Thursday, 2 August 2012

Colchester - St Peter

St Peter is essentially a Georgian makeover and was one of the darkest churches I've ever been in. This is mainly due to the north and south galleries; although a rather bland church it is not without interest mainly the pulpit and brasses.

ST PETER, North Hill. Essentially C18. Square red brick W tower of 1758. The upper part has white brick quoins and white brick battlements. To the street on a coarse bracket a clock. The aisle windows all arched, of c. 1700. White brick battlements. Inside, a few reminders of the medieval church; the arcades with piers with demi-columns to the aisle arches but a slim demi-polygonal shaft to the nave: C15. N and S galleries on Tuscan columns behind the arcades. Below the N  Vestry a BONE-HOLE of c. 1520 with a brick vault with single-chamfered arches and ribs. -  PULPIT. Fine piece of c. 1700 with richly moulded frames of the panels and garlands of fruit down the angles; cherubs’ heads at the top of these. - Heavy Neo-Gothic FONT, 1859 by C. F. Hayward. - COMMUNION RAIL with twisted balusters, used for the tower staircase. - DOOR in S doorway with large iron scrolls, late CI3. - PLATE. Paten on foot of 1698. - MONUMENTS. A number of rectangular plates with kneeling figures and inscriptions, ranging from 1509 to 1610. - Martin Basill d. 1623 and wife, with the usual kneeling figures, quite large; the figures set against a blank arch; columns l. and r. - George Sayer d. 1577 and wives, smaller and broader, also with kneeling figures, but with three columns and a straight entablature.


William & Mary

Martin Basil 1623 (1)

St Peter’s church has a fine door which opened for the congregation in the 14th century and has still its old lockplate and the ironwork a medieval craftsman made for it - a precious possession suggesting the work of Thomas of Leighton Buzzard, who made the grille which protects the lovely tomb of Queen Eleanor in the Confessor’s Chapel in Westminster Abbey. There is also a charming vestry door with its old ironwork, and under the vestry is a small vaulted chamber probably used as a charnel house. The fine oak pulpit was carved in the 18th century; near it in the floor is the stone of Sir William Campion, who was killed in the siege during the Civil War. The modern nave has 15th century arches and a group of monuments of the two centuries after that. Martin Basill kneels with his wife and 13 children on a marble tomb; George Sayer and his two wives are with their seven children, all elegantly chiselled and looking delightful in their ruffs. There are about 30 portraits in brass: William Brown with his wife and seven children; Agnes Leach with two husbands and nine children (1553); John Sayer of 1509 in an alderman’s gown, his wife in her widow’s veil with five children; another John Sayer kneeling at a desk; and Richard Sayer of 1610 with his two wives and two children in a quaint group. Over Richard Sayer’s brass is an oak memorial to a Richard of the family which tells us that he was driven by persecution to seek refuge among the pilgrims in Holland, and went to America and died there in 1676. His son came here and died here, and this memorial was put up by his family in 1687.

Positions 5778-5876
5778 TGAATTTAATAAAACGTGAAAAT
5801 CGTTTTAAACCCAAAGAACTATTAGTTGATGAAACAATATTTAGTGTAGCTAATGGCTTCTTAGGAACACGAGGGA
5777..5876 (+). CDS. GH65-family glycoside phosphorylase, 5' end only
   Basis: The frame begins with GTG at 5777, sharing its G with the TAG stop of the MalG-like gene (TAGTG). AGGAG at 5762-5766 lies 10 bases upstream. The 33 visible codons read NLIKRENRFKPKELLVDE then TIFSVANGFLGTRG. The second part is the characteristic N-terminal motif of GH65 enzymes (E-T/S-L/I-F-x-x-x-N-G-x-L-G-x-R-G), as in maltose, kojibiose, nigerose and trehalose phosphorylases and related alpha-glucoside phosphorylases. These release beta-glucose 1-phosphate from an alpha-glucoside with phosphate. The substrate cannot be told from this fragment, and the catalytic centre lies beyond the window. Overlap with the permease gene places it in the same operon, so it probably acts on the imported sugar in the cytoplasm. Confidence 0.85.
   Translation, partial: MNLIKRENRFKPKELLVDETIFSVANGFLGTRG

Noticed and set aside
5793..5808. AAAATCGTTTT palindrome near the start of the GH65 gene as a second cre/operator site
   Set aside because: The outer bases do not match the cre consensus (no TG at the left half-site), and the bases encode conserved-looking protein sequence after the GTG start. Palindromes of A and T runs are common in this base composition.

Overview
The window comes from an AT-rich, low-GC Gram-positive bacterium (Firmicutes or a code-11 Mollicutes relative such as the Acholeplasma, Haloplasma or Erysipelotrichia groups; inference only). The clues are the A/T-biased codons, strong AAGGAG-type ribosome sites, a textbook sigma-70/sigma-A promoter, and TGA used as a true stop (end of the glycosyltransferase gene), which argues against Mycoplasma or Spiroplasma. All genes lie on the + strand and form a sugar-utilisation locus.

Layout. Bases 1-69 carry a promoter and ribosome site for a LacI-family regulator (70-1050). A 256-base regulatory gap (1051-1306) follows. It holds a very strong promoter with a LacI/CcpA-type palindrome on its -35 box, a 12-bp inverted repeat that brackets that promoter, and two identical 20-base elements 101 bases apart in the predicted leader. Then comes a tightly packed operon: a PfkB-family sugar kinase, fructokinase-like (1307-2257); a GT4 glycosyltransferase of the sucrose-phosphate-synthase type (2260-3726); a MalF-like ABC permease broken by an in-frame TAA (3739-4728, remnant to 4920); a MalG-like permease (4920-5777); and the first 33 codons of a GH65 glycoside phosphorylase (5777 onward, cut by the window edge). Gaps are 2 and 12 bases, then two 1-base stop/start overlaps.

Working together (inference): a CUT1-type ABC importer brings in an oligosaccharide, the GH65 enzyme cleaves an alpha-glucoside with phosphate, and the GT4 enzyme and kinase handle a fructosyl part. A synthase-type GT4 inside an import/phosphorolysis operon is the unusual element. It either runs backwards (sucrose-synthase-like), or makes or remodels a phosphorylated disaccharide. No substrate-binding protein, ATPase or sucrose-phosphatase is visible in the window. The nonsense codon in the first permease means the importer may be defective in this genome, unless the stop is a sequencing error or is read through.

Simon K -

Colchester is unusual, and perhaps unique in England, because for a town of 150,000+ people it has no large central church. There were nine small medieval parishes, each with its own small church, but none as big as Ipswich's St Mary le Tower, or Norwich's St Peter Mancroft, or Cambridge's St Mary the Great. They suffered two depredations that churches nowhere else in England had to suffer - most were ruined during the 1648 Seige of Colchester (being the only fortified buildings in town, the Royalists holed up in them and they were attacked by the Parliamentarians) and then the earthquake of 1884, after which two of them were demolished. One of the survivors, St Peter, is now designated the 'town centre parish'. 

Open. The tower and the interior date from the 18th century. It looks beautiful on its site at the top of North Hill, but what a gloomy, sad interior this is! Entirely restored late 18th Century. Galleries run down both aisles, and anything of medieval interest has been removed. If I had to worship in this church every Sunday I would think that God was a very dry, dusty fellow.

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